It sounds so simple – get the band together, look cohesive, find an interesting location, and get a photographer to take some pictures. But somehow a band photo shoot is never so easy. Just about every band I was in attemped a photo shoot at some point, either to promote the band itself or a CD release. Sometimes it just went well … sometimes, well, it just went.

The Dark’s lack of a band photo was the least of its issues, but we always felt it was one of our biggest. Our first round-up consisted of us just gathering in the main lobby of our rehearsal studio complex (i.e. dump) and getting a friend to take a picture. John and Doug are wearing all black and nearly disappear into the background, and Ernie, who *is* black, wore all white. We’re on a staircase, and as photos go, this one should never have been considered for any press kit.

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So we tried again, this time against a purple wall, because … well … the wall was purple. By this time we had a new drummer, so Ernie was replaced with Dan #2. Again, there is nothing good about this photo, and I think the Exit sign at the top was a hint to the band what they should be doing instead of posing. Sadly, this picture was the only one that ever made it into an article about the band. And I’m not sure why it looks like everyone is about to fall over.

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Not ones to give up, we tried another shot, this time outside The Tank, after a show. Perhaps a little better this time, but still, this ain’t no photo shoot quality stuff.

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So … we opted to get a real photographer and select a real location. The results came out a wee bit better this time. The first one was going to be the press photo, and the second was going to be the back cover of the CD. It was my idea to have us all looking away, and I think it came out pretty good. Damn, I’m smart! You can see that this was more like a press photo than anything that came before. I remember that being a very cold October day …

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With Language of the Mad, we regressed. Our first press photo was to advertise our debut gig, so we all hopped onto a conveyor belt in the dump we rehearsed in and had a friend take a picture, though it looks like it was taken through a screen. Would we never learn?

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Soon after that horror, we tried a couple times for good old authentic photo shoots. In this case, we opted for appropriate locations such as burned out railroad trestles

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and an abandoned slaughterhouse – fitting, eh? By this time, John had left the band, and Steve joined.

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We also ended up in a field that day, carrying flowers for some reason, and here you can witness a rare light moment in Language of the Mad:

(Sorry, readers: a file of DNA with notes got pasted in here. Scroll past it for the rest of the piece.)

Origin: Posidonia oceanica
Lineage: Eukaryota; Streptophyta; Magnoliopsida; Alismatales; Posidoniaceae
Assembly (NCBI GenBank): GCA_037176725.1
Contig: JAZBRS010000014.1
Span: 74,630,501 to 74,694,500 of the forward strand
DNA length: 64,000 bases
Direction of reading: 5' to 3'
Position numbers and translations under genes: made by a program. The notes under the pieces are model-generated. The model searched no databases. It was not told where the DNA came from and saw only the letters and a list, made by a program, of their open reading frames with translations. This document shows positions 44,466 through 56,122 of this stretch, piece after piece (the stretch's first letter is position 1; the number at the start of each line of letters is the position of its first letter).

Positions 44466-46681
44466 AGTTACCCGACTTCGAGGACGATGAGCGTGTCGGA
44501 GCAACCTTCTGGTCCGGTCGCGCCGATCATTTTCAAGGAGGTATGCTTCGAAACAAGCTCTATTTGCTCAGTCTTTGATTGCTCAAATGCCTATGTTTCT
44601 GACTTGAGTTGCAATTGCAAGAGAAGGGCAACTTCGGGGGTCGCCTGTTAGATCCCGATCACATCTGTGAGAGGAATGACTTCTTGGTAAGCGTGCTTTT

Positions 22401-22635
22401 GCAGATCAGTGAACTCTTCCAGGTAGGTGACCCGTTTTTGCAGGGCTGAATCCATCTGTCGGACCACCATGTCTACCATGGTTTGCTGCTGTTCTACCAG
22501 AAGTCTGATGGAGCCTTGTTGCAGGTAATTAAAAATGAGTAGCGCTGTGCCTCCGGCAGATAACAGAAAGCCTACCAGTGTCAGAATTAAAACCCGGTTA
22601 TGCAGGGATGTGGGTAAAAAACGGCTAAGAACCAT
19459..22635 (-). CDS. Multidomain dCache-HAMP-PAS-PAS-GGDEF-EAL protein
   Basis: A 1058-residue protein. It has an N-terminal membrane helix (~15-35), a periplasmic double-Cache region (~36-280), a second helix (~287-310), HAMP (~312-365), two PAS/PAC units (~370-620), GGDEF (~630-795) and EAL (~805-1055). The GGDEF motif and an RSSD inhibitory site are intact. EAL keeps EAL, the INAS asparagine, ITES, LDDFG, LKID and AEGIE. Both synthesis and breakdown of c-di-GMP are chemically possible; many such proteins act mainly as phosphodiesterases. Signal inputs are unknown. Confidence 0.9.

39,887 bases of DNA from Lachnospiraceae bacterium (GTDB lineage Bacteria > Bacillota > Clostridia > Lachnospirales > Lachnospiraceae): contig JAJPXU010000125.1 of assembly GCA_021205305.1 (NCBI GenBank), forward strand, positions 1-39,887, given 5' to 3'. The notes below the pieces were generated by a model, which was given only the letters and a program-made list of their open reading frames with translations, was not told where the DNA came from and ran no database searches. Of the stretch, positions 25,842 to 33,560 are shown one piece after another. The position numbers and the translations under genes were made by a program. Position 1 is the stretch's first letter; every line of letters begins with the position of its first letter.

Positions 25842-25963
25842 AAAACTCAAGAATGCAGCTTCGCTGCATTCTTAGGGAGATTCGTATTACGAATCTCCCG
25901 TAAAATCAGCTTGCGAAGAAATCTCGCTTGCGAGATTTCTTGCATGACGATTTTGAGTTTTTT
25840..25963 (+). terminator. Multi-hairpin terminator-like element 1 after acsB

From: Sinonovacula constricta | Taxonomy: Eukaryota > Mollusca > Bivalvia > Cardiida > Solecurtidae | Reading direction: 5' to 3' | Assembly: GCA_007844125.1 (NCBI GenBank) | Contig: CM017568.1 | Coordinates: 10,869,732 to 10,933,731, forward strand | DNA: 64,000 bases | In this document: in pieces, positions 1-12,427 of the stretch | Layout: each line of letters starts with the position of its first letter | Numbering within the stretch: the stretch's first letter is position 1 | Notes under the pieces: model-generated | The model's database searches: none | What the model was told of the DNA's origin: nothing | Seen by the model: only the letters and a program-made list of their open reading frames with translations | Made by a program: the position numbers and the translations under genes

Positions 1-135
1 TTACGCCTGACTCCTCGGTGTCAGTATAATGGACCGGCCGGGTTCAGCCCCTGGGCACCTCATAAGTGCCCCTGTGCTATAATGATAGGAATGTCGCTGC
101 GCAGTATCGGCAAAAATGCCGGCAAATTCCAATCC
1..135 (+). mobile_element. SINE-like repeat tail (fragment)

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When LOTM was done, and I was in Thought Brigade, our photo shoot was probably one of the precious few times we all got along really well. Since taking the shots had been such a burden in both previous bands, I was relieved to see that some bands actually make the most of it. Here’s the official promo photo for Thought Brigade.

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The Invisible Beatniks were next, and this time we had a photographer in the band, so we had access to all kinds of wonderful photo goodness, yet we still managed to only plunk down in front of a brick wall, and crooked at that.

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Fortunately, we put together another photo, comped from various sources, which did a better job of characterizing the band.

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Local Radio was the last band I was in on the East Coast, but we hired the photographer from the Beatniks to do our shoot, and I have to say that these were some of the best. Good color, good location, and very high resolution. And I think I look pretty damn good 🙂 My expression in the railroad tracks photo seems rather unique for me.

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DCF 1.0

On the West Coast, there has been only one band, ever. And that band is 49 Fingers. We did a shoot to promote (and have artwork for) our CD, and since our photographer was a school bus driver, we took a lot of shots aboard a school bus. Hey, why not? Here are the CD cover and the CD face artwork.

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When a friend of ours started getting into photography as a hobby and then business, he offered to do a photo shoot for us. Bill had left the band by then, and Loren was on board. We don’t have a good picture of us as a unit, but Charlie picked the best shot of each of us and lined them up. It’s neat in that you can tell what each band member does based on the picture.

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And that is the history of my various bands’ photo shoots!

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